Forsøksdyr: Assessment of uptake and processing of different types of yolk proteins during ovarian and embryonic development in Atlantic halibut (Hippoglossus hippoglossus).

Godkjenningsdato 20.02.2020

Godkjenningsperiode 20.02.2020-20.02.2021

The specific purpose of this study is to assess the uptake, deposition and processing of multiple forms of the yolk protein precursor vitellogenin (Vtg) in Atlantic halibut, in order to obtain a specialised and reliable tool for selection of broodstock.For this purpose, ovarian samples will be collected from mature females who are, based on data obtained from previous reproductive seasons, known to steadily release good and poor quality eggs . The current proposal is a follow-up study of work done in 2019 (FOTS 19294), to examine consistency in spawning performance of individual females. Samples will be taken during normal routine checks for ovulation and stripping of eggs. The team performing sampling have many years of experience in broodstock management, stripping of eggs and taking ovarian samples.Therefore, additional fish stress during sampling is expected to be minimal.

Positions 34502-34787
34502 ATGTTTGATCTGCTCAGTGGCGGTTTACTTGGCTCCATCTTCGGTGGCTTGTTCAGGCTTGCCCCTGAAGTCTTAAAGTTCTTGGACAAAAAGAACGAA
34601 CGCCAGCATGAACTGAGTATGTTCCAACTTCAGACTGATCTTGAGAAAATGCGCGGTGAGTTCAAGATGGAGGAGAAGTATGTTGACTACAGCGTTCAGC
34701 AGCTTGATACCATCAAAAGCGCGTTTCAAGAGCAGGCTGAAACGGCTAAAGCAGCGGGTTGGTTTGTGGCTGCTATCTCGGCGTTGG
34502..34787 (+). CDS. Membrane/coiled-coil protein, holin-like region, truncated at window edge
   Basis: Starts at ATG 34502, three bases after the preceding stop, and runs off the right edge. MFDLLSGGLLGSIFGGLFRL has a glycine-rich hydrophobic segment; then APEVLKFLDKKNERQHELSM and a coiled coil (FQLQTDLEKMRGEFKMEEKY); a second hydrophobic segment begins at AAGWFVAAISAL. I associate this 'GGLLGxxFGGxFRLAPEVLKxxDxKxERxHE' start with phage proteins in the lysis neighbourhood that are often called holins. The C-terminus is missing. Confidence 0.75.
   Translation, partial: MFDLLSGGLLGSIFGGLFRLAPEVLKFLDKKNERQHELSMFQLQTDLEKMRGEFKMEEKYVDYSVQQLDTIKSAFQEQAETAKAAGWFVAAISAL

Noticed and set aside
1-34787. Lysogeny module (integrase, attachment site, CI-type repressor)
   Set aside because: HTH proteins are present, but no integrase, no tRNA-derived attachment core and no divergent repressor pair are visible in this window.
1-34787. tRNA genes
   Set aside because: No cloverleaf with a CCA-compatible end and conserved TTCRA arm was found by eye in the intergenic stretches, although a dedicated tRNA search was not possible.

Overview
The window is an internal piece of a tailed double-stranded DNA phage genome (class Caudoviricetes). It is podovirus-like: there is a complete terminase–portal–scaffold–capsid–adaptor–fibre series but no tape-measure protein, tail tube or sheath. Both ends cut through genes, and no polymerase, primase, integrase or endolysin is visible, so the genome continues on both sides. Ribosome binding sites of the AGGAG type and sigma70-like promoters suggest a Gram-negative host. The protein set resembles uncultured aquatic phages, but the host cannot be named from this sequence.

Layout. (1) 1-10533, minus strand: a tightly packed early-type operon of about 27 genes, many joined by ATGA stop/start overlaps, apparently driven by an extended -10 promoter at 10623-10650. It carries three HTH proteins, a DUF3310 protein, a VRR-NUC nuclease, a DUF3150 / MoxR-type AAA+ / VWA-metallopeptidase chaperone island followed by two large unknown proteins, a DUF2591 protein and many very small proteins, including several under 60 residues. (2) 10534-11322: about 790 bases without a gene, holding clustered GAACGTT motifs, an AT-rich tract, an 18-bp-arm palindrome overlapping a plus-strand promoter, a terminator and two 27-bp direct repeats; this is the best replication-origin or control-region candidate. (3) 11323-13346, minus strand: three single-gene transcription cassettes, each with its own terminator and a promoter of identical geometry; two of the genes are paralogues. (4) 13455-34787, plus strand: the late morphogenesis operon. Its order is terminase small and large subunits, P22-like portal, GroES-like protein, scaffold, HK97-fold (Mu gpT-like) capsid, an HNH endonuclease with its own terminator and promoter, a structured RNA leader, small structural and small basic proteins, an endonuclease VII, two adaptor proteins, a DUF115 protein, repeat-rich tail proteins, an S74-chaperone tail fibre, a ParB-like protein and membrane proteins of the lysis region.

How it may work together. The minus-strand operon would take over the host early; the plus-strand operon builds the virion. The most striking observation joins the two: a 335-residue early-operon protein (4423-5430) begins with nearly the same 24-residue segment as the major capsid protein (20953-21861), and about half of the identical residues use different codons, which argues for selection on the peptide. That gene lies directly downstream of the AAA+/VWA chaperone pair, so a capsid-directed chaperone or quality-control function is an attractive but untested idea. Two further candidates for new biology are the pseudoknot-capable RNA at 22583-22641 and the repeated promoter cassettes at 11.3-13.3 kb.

Different stages of oocytes, fertilized eggs and late embryos,and yolk sac larvae will be analysed for quantification of different types of Vtgs and their yolk protein domains. The study will allow better understanding on the specific timing of deposition and utilization of different types of yolk proteins in developing oocytes and offspring, and the mechanisms involved in this process. Results will assist in determining the roots of poor quality eggs in Atlantic halibut by discovering the potential impairments in the normal functioning of the multiple vitellogenin system. 8-10 mature female Atlantic halibut will be sampled once during their reproductive season. Variable egg quality is one of the remaining bottlenecks in halibut culture and it is necessary to perform species-specific studies, and also spawning performance consistency in individuals. The number of individuals is held as low as possible for valid statistic calculations and the aim is to improve spawning performance in female halibut, thereby refining management routines.